The principal theme of The Seven Against Thebes is the role of fate in human affairs and more particularly the malign role of the Fates in dooming Oedipus and his descendants. As is generally the case in the extant Greek tragedies, the theme is demonstrated by the action of the play, and directly articulated by the chorus as they comment on the events.
The action of the play occurs between the two better-known stories of Oedipus and Antigone. Eteocles, son of Oedipus, is the king of Thebes, and defends the city against an army which includes his brother, Polyneices. Eteocles decides that, of all the seven gates of Thebes, he will defend the one which he knows Polyneices will be attacking. He does this even though he is well aware of the curse on the House of Oedipus and the likelihood of one or both brothers being killed. He decides that he will allow fate to decide the issue. In the event, both brothers are killed.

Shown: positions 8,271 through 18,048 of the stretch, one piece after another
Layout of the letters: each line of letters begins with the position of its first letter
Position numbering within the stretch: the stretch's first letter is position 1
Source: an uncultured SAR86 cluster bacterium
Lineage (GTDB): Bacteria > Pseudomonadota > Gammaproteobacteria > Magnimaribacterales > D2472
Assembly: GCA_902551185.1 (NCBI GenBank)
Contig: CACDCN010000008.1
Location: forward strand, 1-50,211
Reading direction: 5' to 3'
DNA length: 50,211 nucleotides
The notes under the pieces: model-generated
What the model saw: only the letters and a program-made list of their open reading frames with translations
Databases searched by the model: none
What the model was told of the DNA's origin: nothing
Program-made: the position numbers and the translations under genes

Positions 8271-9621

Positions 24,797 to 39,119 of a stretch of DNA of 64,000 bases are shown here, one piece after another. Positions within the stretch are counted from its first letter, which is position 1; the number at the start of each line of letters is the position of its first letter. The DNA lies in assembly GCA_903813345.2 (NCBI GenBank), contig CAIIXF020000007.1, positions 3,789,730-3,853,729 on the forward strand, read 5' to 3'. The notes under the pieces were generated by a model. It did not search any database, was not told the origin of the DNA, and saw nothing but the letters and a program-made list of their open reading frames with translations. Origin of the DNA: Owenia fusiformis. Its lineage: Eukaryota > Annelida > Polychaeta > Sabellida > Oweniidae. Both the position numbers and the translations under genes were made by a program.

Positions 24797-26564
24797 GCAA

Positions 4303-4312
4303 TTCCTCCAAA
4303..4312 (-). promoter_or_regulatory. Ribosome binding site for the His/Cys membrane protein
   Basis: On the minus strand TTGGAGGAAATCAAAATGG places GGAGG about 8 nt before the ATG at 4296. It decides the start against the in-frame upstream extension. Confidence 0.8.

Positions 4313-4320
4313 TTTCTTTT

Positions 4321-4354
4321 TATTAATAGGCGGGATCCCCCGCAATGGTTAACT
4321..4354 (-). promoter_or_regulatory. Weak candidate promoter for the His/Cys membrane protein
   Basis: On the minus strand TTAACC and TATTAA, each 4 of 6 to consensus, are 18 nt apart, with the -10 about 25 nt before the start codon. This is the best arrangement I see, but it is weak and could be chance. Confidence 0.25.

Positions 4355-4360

The role of fate extends beyond death and beyond the end of the play, since the burial of Polyneices provides the subject for the story of Antigone. In this respect, even the names of the brothers reveal their fates, since "Eteocles" means "rightful glory" while "Polyneices" means "many troubles."
The quotations which comment on the role of fate come mainly from the chorus, as in the lines:
The sign of Ruin standeth at the gate,
There, where they strove with Fate-
And the ill power beheld the brothers' fall,
And triumphed over all!
At the end of the play, the chorus addresses the Fates directly:
Exulting Fates, who waste the line
And whelm the house of Oedipus!
Fiends, who have slain, in wrath condign,
The father and the children thus!